7. Keep moving
Individuals who engage in an active lifestyle as they age are better able to maintain muscle mass, enjoy overall good health, and avoid many of the typical strains and pains associated with “weekend warrior activities.” You don’t have to be running marathons or doing triathlons—although if that’s your thing, more power to you! Your healthy workouts should be suited to your comfort level, ability, and interests. Here are a few ideas on how you might be able to add a little more movement into your life for healthy aging:
- Improve your flexibility with a yoga class, whether online or in person.
- Take a walk in your neighborhood—and double the benefits by getting some vitamin D too.
- Workout in the water by swimming laps or joining a water aerobics class.
- Find a YouTube video with simple body weight or dumbbell exercises to maintain muscle mass.
- If you’re adventurous, try learning to kayak or exploring a hiking trail for an outdoors workout!
The possibilities for healthy workouts are truly endless—just make sure you choose something you will enjoy so it’s easier to stay consistent.
8. Sleep tight
As your body gets older, sleep can be elusive. You may find yourself waking at night to use the bathroom or lying awake in your room with worries racing through your mind. Here are a few ideas to optimize the level of sleep you’re getting for healthy aging:
- Be sure to turn off devices and stop drinking water a couple of hours before going to sleep.
- Make sure your room is dark and quiet enough—if you’re in an area with a lot of light or noise pollution, you may need to invest in blackout curtains, ear plugs, or a white noise machine.
- Start an evening routine to prepare your mind for sleep. You may enjoy a bubble bath, reading a book, or deep breathing before settling down to sleep.
Sleep is a crucial pillar to health. What better way to celebrate Healthy Aging Month 2020 than by making sure you’re getting enough rest?
9. Stay connected
Social connections are essential to ensure healthy aging as you’re getting older. They bring meaning and joy to life. This year, many older individuals at risk for COVID-19 have had fewer opportunities to connect with family and friends due to being at high risk for the disease. Fortunately, some studies show that virtual connections can also be powerful for your well-being, so even if you need to keep your distance physically, you can still spend time with those you love through video chat, email, and phone calls.
Other strategies to stay social during a pandemic include going on socially distanced walks, sitting in a parking lot in lawn chairs spaced six feet apart, or creating a “quarantine pod” of friends and family who keep their circle small and restricted only to each other to prevent unnecessary exposure to disease. It may take some creativity to stay connected these days, but it is possible, and will keep you feeling more joyful, connected, and youthful.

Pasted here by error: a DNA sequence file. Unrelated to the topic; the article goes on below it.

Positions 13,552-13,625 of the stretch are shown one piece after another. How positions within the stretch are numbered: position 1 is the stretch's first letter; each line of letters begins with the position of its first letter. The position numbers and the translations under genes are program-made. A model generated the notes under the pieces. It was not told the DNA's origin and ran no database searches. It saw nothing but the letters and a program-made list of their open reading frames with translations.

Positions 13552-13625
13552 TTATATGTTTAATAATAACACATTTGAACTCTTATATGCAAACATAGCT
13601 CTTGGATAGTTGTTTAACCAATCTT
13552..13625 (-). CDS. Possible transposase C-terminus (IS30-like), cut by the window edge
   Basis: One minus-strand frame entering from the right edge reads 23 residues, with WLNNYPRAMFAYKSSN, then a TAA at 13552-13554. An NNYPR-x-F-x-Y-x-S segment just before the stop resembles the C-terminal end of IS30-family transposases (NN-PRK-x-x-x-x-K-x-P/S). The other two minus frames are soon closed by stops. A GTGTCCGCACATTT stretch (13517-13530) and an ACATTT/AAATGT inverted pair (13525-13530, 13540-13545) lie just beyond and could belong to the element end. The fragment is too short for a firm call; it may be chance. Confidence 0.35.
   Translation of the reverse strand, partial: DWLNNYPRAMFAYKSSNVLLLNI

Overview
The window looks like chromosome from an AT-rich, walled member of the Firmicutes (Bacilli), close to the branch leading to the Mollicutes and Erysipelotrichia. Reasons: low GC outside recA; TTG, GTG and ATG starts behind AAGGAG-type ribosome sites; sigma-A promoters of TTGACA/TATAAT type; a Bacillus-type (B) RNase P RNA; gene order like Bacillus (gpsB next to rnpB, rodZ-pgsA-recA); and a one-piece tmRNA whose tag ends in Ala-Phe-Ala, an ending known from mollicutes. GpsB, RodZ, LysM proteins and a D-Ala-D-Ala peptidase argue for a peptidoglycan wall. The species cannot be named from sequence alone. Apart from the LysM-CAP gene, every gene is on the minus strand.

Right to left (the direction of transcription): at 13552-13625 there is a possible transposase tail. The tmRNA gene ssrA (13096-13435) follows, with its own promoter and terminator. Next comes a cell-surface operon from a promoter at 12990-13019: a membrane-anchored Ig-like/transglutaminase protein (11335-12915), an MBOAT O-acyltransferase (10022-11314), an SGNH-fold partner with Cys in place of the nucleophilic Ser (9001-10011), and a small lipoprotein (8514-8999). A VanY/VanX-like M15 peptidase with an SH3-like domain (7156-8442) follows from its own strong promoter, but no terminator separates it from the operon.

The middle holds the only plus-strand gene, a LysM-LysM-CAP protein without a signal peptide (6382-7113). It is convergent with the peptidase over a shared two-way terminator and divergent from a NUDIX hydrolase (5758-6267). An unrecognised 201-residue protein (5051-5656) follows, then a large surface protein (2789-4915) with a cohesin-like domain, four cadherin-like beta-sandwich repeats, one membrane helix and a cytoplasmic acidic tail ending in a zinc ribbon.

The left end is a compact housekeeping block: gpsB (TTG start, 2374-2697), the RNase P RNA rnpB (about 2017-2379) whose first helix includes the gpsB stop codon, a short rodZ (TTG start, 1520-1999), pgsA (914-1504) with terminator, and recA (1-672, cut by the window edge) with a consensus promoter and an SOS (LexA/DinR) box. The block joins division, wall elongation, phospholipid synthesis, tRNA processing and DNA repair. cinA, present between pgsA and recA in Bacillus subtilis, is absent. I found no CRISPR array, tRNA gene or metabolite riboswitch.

10. Explore your passion
As you get older, life changes like retirement or family moving away can change your day-to-day activities and leave you wondering how to spend your hours. One way to find purpose and fulfillment as you age is to discover (or re-discover!) what you are passionate about.
You may want to tap into your former career. Are there volunteer opportunities to use your talents? What about skills or leisure activities you’ve always wanted to learn or pursue but haven’t had the time? Consider taking an online class in an area that interests you. You can take a variety of classes online through YouTube or other platforms like MasterClass or SkillShare—everything from cooking to writing screenplays. Getting older doesn’t signify the end of learning. On the contrary, it presents new opportunities!
Choose a healthy aging resolution for Healthy Aging Month 2020
Healthy aging doesn’t have to be complicated. Making simple tweaks to your lifestyle for healthy workouts, a healthy outlook on life, and a healthy overall diet can point you in the right direction for joyful, abundant aging for the years to come.
Let this September 2020 Healthy Aging Month be a touchstone for you to make a few simple resolutions. Even the tiniest changes can have amazing repercussions on your nutrition, your friendships, and your optimism. You can promote a healthy lifestyle for the elderly years now by getting 1% better each day.
Celebrate September 2020 Healthy Aging Month by choosing one thing that can bring you closer to the joyful aging experience you imagine!
* The views expressed in this article are those of the author
s and do not necessarily reflect the official policy or position of LifeVantage or any other agency, organization, employer or company
** LifeVantage’s Marketing team may from time to time publish blog articles reporting information and research from third-party sources. The views and opinions expressed by these third-party sources as reported in LifeVantage blog articles are those of the authors and experts quoted therein and do not necessarily reflect the official policy or position of LifeVantage.